The Justice Department yesterday ordered the seven regional Bell telephone companies to immediately stop promoting their credit cards used for charging long distance telephone calls and said it is investigating whether the companies violated the Bell System breakup agreement by issuing the cards.

That agreement spun the companies from American Telephone & Telegraph Co. on Jan. 1, 1984, and prohibits the regional companies from offering long distance service and from giving more favorable treatment to any long distance company.

Acting Assistant Attorney General Charles F. Rule said in letters to Bell Atlantic Corp. and the other regional telephone companies that their use of long distance calling cards "discriminates in favor of AT&T" because all long distance calls made with the card are placed through the regional companies' systems and AT&T. Similar arrangements are not possible with other long distance companies, such as MCI Communications Corp.

This information is not disclosed in advertising examined by the department so far, Rule said. The calling cards "may mislead consumers" because they can easily assume the long distance calls they make will be carried by a long distance company other than AT&T, he said.

Long distance calls made using regional Bell calling cards are automatically routed to AT&T through a computer system set up before the breakup. Because of technical limitations, long distance calls completed using the Bell Atlantic card, for example, will be carried by AT&T even if the customer subscribes to a different company's long distance service.

Justice had expected the system to be changed so that calls could be billed to alternative long distance companies. But such a calling card is unlikely to be issued by the companies before 1989.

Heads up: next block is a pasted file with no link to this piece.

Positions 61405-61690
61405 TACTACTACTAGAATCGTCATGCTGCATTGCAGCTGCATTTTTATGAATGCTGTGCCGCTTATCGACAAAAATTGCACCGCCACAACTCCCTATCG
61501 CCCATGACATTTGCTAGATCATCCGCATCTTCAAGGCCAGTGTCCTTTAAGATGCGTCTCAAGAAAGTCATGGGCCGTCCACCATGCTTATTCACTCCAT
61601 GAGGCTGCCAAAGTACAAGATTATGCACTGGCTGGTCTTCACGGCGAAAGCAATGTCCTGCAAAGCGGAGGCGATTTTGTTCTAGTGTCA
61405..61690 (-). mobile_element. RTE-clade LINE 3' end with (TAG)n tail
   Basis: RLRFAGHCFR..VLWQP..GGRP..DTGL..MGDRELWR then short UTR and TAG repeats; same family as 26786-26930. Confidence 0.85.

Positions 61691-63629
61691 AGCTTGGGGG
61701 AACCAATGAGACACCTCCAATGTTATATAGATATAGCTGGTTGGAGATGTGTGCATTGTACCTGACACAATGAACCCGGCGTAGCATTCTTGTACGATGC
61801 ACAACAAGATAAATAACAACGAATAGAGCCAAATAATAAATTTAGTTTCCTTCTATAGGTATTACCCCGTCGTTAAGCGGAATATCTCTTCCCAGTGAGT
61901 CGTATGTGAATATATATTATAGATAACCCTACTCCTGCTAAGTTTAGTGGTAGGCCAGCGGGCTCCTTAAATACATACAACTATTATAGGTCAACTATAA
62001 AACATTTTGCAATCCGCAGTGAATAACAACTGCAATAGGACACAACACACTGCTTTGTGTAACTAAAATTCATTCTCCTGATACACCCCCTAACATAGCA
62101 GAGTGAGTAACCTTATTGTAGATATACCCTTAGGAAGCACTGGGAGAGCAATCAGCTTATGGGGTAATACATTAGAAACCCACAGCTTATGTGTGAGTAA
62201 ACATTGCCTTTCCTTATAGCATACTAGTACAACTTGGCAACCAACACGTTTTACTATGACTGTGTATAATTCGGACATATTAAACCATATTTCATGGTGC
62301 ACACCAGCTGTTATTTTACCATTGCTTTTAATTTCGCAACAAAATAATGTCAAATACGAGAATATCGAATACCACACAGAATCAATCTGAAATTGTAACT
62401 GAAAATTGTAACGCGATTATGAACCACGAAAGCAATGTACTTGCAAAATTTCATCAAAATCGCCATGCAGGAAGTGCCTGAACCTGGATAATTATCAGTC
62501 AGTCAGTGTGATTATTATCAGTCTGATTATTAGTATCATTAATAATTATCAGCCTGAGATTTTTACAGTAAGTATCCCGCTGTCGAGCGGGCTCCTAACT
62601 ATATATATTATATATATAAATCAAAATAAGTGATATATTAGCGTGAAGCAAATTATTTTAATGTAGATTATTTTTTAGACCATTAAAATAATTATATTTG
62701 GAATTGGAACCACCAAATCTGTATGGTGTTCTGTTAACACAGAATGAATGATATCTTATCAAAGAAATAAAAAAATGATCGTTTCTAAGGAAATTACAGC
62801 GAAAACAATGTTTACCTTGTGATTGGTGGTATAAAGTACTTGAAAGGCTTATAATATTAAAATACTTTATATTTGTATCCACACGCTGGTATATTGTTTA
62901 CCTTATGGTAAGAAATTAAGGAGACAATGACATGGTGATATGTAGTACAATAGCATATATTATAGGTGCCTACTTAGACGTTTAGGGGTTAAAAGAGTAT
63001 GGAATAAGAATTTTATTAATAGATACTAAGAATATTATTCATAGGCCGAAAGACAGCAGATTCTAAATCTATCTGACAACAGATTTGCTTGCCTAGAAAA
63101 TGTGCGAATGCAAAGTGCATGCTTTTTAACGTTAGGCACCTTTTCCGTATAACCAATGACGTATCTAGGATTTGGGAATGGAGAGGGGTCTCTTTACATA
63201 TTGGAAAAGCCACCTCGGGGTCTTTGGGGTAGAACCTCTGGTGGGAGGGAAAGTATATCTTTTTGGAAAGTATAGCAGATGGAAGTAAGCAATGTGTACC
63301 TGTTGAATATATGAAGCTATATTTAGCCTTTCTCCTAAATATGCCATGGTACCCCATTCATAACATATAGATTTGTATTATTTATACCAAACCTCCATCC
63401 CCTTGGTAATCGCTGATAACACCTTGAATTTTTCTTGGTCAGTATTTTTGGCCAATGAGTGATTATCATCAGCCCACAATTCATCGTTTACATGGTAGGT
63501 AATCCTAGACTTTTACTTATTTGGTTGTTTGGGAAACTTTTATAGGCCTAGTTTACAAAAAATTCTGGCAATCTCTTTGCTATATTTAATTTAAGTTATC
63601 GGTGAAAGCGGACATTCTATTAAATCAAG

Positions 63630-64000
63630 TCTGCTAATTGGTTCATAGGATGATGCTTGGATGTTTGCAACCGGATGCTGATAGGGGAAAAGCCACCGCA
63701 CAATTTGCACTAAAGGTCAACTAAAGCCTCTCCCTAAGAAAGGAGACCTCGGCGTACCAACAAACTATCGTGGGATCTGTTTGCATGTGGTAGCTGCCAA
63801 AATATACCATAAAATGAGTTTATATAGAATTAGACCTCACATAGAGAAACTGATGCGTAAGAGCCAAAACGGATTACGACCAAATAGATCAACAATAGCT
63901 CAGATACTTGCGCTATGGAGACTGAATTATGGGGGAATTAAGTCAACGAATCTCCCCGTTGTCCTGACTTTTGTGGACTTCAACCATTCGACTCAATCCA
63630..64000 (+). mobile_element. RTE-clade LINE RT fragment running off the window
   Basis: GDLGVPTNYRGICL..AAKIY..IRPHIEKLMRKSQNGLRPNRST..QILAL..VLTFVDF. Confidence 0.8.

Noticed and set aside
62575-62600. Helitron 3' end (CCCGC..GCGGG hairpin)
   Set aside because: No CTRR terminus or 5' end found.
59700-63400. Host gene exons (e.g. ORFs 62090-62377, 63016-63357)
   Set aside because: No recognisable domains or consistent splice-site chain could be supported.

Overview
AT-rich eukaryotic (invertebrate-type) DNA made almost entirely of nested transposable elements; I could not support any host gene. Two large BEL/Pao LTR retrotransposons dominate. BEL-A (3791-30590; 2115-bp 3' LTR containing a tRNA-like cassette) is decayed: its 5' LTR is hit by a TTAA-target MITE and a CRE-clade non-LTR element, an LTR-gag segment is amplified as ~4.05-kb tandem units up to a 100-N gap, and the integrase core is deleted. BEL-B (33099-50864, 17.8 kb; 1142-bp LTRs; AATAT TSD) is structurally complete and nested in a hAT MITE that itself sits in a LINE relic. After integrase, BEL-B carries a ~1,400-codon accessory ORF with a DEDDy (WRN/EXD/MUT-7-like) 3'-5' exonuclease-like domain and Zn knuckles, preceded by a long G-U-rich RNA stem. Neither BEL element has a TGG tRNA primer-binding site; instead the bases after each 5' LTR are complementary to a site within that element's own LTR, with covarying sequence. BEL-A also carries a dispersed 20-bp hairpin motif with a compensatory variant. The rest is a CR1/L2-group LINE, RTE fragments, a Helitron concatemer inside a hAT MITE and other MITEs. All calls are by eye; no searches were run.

Bell Atlantic said yesterday it "takes issue" with the Justice Department. "We don't feel we've violated the {Bell System breakup agreement} in any way and will provide our response to the DOJ within the 20-day period." Bell Atlantic has just started distributing a new regional calling card to more than four million business and residential customers of its local telephone companies in the District, Maryland, Virginia, West Virginia, Delaware, Pennsylvania and New Jersey.

The Justice Department ordered Bell Atlantic to immediately terminate any advertising or promotion of the cards for long distance calling. Bell Atlantic was also ordered to replace any Bell Atlantic calling cards bearing an AT&T international calling number in addition to a regular billing number. The international calling number, which would give preferential treatment to AT&T, is to be deleted on the replacement cards.

Also, the companies must notify customers that other companies issue cards for long distance calling and that they can contact the companies for more information. Although the cards can be used throughout the country, Justice ordered the companies to notify customers that their cards are intended solely for the purpose of making toll calls within a customer's immediate calling area.

The agency has requested information from the companies on their charge card systems and asked for information about possible alternatives. A combination of complaints by companies such as MCI and consumer groups led to the investigation.

Justice Department lawyers also became interested when when they received unsolicited Bell Atlantic calling cards in the mail, sources said.

"What they were doing was outrageous," said John Worthington, general counsel for MCI. "They were defaulting all calls to AT&T without telling the customers and making it look like they were the long distance carriers when they are not allowed to be."